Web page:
- Can you have too many relationships with introducers? (part 1)
- How To Integrate Continuous Improvement Into Your Organization’s Culture And Daily Activities
- Identify The Strengths Of Your Services And Where Improvements Can Be Leveraged
- How To Succeed In A Continually Changing And Unstructured Workplace
- 6 tips to get back in touch with an old colleague
- Paving the Last Mile of Big Data Analytics
- Important Considerations For An Organizational Restructuring
- Elevator Speech 2.0 = Elevator Dialogue
- 4 ways to qualify a lead
- Is the Trusted Advisor Still Trusted?
Deloitte: American Self-Sufficiency for Natural Gas
November 15, 2012
By Rob Starr, Content Manager, Big4.com
According to oil and gas decision-makers who participated in a new Deloitte survey, America can bank on plentiful domestic natural gas, but should expect a continued reliance on foreign oil.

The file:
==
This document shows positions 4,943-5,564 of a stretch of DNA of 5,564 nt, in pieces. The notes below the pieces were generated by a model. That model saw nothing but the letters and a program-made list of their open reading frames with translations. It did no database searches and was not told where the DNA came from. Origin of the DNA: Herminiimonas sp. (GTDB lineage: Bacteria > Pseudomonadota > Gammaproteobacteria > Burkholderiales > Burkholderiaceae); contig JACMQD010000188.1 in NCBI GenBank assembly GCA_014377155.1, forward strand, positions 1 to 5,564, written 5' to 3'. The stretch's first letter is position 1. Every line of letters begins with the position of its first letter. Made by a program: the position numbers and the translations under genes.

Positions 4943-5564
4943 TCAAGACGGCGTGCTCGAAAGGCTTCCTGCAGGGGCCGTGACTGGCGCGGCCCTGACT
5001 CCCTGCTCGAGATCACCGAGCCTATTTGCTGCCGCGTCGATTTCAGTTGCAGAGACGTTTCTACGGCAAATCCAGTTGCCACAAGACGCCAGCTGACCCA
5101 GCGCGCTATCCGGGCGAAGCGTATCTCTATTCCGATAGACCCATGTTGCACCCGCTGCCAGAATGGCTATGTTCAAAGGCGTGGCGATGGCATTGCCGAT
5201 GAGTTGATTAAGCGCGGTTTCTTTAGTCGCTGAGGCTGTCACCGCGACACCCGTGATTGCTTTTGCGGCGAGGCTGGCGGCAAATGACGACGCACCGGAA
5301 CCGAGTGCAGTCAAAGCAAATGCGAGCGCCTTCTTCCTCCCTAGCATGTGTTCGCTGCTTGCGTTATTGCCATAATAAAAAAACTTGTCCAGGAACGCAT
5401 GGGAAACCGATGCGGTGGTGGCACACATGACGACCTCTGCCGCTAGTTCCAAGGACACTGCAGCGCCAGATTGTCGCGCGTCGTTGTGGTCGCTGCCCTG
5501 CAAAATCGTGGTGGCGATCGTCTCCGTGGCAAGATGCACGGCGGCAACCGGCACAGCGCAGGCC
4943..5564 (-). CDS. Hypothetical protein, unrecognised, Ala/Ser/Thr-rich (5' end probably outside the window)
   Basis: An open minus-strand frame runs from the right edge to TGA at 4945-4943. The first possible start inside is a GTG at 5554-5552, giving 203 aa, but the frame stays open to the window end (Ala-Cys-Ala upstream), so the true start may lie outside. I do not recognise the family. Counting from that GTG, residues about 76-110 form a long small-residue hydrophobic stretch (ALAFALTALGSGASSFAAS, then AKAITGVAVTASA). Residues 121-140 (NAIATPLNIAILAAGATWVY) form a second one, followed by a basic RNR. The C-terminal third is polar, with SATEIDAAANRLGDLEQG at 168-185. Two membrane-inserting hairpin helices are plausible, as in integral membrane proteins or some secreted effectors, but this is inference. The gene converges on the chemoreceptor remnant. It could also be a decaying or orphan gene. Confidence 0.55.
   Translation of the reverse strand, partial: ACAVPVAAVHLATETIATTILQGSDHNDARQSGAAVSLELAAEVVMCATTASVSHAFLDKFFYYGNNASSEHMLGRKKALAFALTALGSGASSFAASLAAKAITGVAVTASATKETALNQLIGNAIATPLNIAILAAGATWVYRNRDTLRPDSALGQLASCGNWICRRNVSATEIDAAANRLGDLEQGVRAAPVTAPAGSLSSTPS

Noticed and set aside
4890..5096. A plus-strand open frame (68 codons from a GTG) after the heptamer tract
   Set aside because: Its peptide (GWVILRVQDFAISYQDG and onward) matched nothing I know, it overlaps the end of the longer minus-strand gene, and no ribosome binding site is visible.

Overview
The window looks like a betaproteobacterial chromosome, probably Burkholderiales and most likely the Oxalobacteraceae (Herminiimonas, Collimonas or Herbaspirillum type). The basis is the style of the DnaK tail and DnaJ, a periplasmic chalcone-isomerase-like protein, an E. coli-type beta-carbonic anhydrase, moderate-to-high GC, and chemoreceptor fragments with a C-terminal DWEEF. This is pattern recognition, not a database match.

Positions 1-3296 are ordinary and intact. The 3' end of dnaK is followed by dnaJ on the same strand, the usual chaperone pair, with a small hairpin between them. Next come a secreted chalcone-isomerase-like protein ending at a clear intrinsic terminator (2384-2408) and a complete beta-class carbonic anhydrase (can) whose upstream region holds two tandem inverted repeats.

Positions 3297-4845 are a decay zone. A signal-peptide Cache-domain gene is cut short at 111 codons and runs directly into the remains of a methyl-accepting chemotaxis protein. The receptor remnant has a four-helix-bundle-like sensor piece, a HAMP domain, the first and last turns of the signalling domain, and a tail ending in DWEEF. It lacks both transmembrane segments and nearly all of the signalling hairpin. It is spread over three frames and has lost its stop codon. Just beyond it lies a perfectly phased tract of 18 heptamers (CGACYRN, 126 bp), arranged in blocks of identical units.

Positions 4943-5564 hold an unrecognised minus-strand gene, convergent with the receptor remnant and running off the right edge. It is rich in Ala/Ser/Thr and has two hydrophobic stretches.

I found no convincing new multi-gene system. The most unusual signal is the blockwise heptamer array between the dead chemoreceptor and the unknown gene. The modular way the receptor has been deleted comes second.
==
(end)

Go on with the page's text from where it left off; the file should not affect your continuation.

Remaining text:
Three-quarters of the survey respondents think the United States is already natural gas self-sufficient, or will be within 10 years. When it comes to oil, however, survey respondents are far less optimistic about our ability to meet American demand with domestic supplies: 54 percent say the United States will never be completely oil self-sufficient – and only 26 percent say oil self-sufficiency is achievable in the next 10 years.
Looking at the issue of shale gas resource estimates, a majority (51 percent) of oil and gas insiders believe that current industry estimates for the amount of recoverable resources are “pretty much on target” – with 23 percent saying they are “somewhat overestimated” and the exact same amount saying they are “somewhat underestimated.” Extremely few think shale resources are “very overestimated” or “very underestimated” – 1 percent and 2 percent respectively.
Most survey respondents think that the abundance of shale gas will lead to liquefied natural gas (LNG) exports. A large majority (72 percent) expect that LNG export terminals will eventually receive government approval – with 36 percent believing this approval will occur before 2014 and the exact same percent expecting approval after 2014.